The United States-Peru Free Trade Agreement was implemented on Feb. 1, 2009, eliminating tariffs and removing barriers to U.S. services; providing a secure, predictable legal framework for investors; and strengthening protection for intellectual property, workers and the environment. According to the Office of the United States Trade Representative, “The PTPA is the first agreement in force that incorporates groundbreaking provisions concerning the protection of the environment and labor rights that were included as part of the Bipartisan Agreement on Trade Policy developed by Congressional leaders on May 10, 2007. Since 2009, total trade has almost doubled between the United States and Peru, from close to $9 billion more than $16 billion in 2013.”
Lleras-Bush keyed in on the impact the free trade agreement has had for the Peruvian asparagus industry. “The Free Trade Agreement program as a whole has succeeded in spurring economic growth in Peru and has prepared the country to ‘graduate’ into an FTA partner of the U.S,” she told The Produce News. “The US-Peru Trade Promotion Agreement is the bridge to the critical well-being of the Peruvian asparagus industry and to our importer’s association, PAIA. Peru is a principle exporter of asparagus, and that crop stands squarely at the heart of a dynamic agro export sector in Peru.”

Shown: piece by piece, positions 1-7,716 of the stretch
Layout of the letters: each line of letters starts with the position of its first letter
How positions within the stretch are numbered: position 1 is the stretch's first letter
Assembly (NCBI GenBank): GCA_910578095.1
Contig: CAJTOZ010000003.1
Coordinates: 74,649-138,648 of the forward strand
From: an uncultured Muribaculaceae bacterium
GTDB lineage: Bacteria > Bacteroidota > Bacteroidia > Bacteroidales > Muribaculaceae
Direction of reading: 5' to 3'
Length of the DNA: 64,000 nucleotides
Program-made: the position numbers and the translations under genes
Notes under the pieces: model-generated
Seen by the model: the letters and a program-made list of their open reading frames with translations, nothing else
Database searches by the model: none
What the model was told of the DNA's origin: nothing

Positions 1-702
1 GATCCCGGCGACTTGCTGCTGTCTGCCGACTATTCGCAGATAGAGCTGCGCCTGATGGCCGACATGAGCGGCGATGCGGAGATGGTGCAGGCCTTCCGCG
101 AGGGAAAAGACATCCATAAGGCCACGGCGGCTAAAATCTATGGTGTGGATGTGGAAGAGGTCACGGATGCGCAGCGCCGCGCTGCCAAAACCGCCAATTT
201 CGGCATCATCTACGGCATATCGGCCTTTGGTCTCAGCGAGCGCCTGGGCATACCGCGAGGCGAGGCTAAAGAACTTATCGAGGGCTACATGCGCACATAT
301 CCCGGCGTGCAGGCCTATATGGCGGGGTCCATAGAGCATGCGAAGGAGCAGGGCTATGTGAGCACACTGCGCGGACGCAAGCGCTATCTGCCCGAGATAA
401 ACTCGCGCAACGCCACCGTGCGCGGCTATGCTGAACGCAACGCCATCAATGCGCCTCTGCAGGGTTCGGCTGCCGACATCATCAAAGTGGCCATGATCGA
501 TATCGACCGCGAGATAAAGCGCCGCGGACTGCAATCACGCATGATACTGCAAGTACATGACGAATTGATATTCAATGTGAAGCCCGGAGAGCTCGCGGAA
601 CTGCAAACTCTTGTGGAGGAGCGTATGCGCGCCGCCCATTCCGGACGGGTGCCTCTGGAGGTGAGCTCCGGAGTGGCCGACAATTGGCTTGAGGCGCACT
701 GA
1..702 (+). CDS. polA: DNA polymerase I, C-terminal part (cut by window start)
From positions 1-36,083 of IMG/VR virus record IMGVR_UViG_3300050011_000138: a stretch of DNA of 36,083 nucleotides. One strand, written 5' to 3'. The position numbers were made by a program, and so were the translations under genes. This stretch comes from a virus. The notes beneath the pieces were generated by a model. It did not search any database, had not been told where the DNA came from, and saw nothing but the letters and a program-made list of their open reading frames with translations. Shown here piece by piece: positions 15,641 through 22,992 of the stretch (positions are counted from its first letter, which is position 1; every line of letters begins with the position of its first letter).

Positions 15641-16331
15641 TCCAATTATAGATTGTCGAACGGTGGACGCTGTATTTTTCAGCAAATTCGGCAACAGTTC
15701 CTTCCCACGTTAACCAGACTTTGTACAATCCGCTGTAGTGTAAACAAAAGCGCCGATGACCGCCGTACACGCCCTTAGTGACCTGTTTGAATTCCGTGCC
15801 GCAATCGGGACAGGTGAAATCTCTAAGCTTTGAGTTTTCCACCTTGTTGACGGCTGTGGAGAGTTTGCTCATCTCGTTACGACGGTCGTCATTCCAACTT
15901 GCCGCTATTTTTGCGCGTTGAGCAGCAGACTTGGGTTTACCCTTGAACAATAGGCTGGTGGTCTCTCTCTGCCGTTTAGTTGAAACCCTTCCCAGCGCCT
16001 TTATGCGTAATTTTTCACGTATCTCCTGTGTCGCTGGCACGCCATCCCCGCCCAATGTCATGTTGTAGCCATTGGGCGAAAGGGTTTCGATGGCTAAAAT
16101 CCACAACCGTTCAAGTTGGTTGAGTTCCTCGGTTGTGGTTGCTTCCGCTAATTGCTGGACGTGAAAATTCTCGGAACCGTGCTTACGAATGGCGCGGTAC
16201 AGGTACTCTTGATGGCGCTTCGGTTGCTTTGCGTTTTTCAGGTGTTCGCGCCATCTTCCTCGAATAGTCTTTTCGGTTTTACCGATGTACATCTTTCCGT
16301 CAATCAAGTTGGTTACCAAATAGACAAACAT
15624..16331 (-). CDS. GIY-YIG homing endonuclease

According to the U.S. Department of Agriculture, Foreign Agriculture Service, the United States imported over 204 million pounds fresh asparagus from Peru for consumption in 2014. “Peruvian asparagus is a perennial crop that requires substantial long-term investment,” Lleras-Bush commented. “Peru’s exceptional climate conditions, its favorable geographic location, and the advances made by Peru in its management of water supply for irrigation have enabled the country to achieve the highest asparagus crop yields. Peru is one of the only few countries whose favorable climate enables it to produce asparagus year-round.”